Flights to Spain have resumed with the reopening of five major airports including Tenerife, Ibiza and Menorca.
They are being allowed to reopen to international traffic from today although strict rules remain in place regarding who can fly and it won’t be the “average” British tourist yet.
Brits and non-EU travellers will be denied entry into Spain until June 15 after the government extended the ban.
The FCO still advises against all but essential travel.
The Spanish government confirmed that it has expanded its list announced Thursday which originally featured just five of the country’s airports and eight ports.
They were El Prat in Barcelona, Gran Canaria in the Canaries, Barajas in Madrid, Málaga-Costa del Sol and Palma de Mallorca in the Balearics, together with the ports of Barcelona, Bilbao, Las Palmas de Gran Canaria, Malaga, Palma, Tenerife, Valencia and Vigo. All these have opened today.
But island leaders in Tenerife immediately lodged an official protest, saying it had obviously been a “mistake” to leave Tenerife south airport off the list.
This has now been added, plus Alicante, Seville, Menorca and Ibiza. The Spanish government says the same will happen with other airports in Spain “bit by bit”.
It doesn’t give Brits carte blanche to travel as anyone catching an international flight into these destinations must be able to prove their entitlement to do so and wold still have to go into 14-day quarantine whilst this rule is in force.
The airports and ports have been chosen as they have the capacity to deal with passengers and all the health and safety regulations, such as temperature taking. It also augurs well for the future once the coronavirus restrictions are lifted.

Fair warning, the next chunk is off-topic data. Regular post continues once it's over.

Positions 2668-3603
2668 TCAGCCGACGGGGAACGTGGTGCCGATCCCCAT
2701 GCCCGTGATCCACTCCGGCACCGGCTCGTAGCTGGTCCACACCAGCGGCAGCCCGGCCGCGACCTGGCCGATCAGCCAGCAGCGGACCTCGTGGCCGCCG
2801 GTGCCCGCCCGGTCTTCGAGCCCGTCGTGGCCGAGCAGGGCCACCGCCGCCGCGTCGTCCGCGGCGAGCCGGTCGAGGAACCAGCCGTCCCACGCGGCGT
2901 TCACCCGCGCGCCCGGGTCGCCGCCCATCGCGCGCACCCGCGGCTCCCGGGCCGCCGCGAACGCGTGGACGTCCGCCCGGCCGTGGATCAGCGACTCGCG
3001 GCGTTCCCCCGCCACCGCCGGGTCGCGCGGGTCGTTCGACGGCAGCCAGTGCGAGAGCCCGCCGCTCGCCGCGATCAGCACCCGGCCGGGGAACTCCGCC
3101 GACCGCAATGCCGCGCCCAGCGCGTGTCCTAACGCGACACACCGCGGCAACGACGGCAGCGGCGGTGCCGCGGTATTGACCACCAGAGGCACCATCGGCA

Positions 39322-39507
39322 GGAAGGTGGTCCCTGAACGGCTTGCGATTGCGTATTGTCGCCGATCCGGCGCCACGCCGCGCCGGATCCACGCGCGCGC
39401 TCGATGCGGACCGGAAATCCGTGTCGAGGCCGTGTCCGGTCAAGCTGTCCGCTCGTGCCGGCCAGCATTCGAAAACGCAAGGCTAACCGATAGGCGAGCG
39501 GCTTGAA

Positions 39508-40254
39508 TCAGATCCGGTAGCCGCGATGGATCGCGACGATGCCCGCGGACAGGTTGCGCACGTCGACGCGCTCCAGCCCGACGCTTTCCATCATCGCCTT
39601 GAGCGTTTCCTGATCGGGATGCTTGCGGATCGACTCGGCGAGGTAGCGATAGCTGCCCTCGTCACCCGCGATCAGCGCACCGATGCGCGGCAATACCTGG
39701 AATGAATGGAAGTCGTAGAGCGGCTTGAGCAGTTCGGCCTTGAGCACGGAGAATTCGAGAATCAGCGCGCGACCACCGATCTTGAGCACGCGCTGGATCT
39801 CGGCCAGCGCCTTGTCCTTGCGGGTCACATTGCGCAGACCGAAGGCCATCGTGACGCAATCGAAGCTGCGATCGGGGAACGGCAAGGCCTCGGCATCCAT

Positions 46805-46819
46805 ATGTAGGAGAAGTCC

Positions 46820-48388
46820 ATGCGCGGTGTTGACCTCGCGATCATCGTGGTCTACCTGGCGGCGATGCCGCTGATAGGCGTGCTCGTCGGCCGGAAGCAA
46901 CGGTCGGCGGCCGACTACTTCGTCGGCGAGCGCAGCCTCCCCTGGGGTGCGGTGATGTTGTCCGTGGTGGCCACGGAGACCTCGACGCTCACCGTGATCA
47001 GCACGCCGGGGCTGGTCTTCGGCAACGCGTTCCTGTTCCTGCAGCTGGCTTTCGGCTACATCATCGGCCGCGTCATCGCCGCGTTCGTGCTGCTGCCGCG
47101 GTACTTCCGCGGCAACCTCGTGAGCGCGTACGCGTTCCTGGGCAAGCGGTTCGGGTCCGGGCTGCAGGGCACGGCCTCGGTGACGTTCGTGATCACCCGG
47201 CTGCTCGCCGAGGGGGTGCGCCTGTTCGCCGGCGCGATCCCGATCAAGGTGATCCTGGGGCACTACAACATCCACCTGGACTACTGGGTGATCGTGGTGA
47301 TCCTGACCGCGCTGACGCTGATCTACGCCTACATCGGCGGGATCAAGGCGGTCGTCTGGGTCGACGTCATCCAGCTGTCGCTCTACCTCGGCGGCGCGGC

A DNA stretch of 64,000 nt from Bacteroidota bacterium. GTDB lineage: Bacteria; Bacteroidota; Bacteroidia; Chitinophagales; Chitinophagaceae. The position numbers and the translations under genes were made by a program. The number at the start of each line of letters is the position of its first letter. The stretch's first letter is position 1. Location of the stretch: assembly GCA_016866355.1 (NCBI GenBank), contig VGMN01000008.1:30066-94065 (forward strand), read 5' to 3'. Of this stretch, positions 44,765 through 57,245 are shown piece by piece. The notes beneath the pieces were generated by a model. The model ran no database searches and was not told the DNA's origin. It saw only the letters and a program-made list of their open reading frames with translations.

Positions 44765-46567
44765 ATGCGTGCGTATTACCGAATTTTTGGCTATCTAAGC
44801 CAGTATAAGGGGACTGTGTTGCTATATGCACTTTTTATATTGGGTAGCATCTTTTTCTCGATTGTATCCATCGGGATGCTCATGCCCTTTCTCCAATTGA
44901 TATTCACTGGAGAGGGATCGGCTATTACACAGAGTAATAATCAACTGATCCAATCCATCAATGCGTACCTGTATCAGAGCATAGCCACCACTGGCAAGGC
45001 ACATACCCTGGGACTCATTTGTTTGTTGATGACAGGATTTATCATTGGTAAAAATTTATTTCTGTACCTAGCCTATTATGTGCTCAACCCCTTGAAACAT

Tenerife’s president, Pedro Martín said he had the commitment of the Government of the Canary Islands to implement all the measures required at Tenerife Sur airport.
“It is a controlled process in the de-escalation plan that the Government wants to start establishing to launch at certain airports in the country under rigorous security controls,” he said.
Tenerife has had a low incidence of coronavirus with 151 deaths, a figure which has remained static for the last four days.
Prime Minister Pedro Sanchez says he will be asking on Wednesday for a fourth extension of the State of Emergency imposed on March 14th for another month which he anticipates will be the last.
He hopes to reach the start of the “new normality” at the start of the summer, raising hopes that international tourists might be able to enjoy holidays some time thereafter.
Mr. Sanchez says tourism was one of the most important economic sectors in Spain and which accounts for 12% of the gross domestic product. It was, however, necessary to overcome the epidemic to “be able to relaunch” tourism.
“People will visit us if they are sure that they are traveling to safe, controlled destinations,” he said.
He also defended the controversial measure of quarantining all travellers who arrive in Spain. “If we rush, we could put at risk the international credit that has taken us decades to obtain,” he warned.
At this stage, Brits are being advised NOT to attempt to travel unless they are legal residents of Spain and can prove it with the right documents which have to be original and not photocopies.
There are reports of people being turned back on arrival because they have not met the strict criteria.
Frontier workers or those who can prove they need to enter Spain for essential reasons will be allowed in.
“Only green residency certificates will be accepted as proof of residency in Spain and British travellers who are not resident and/or not in possession of this certificate should not attempt to enter the country,” said a spokesman for the UK’s Foreign and Commonweath office.
“Padron certificates, utility bills and property deeds will not be accepted by Spanish authorities as proof of residency.”
The 14 days of quarantine, in homes or hotels if applicable, will mean travellers coming into Spain will have to self isolate with only trips for shopping and essentials allowed.
This order is likely to stay in force during the duration of the State of Emergency,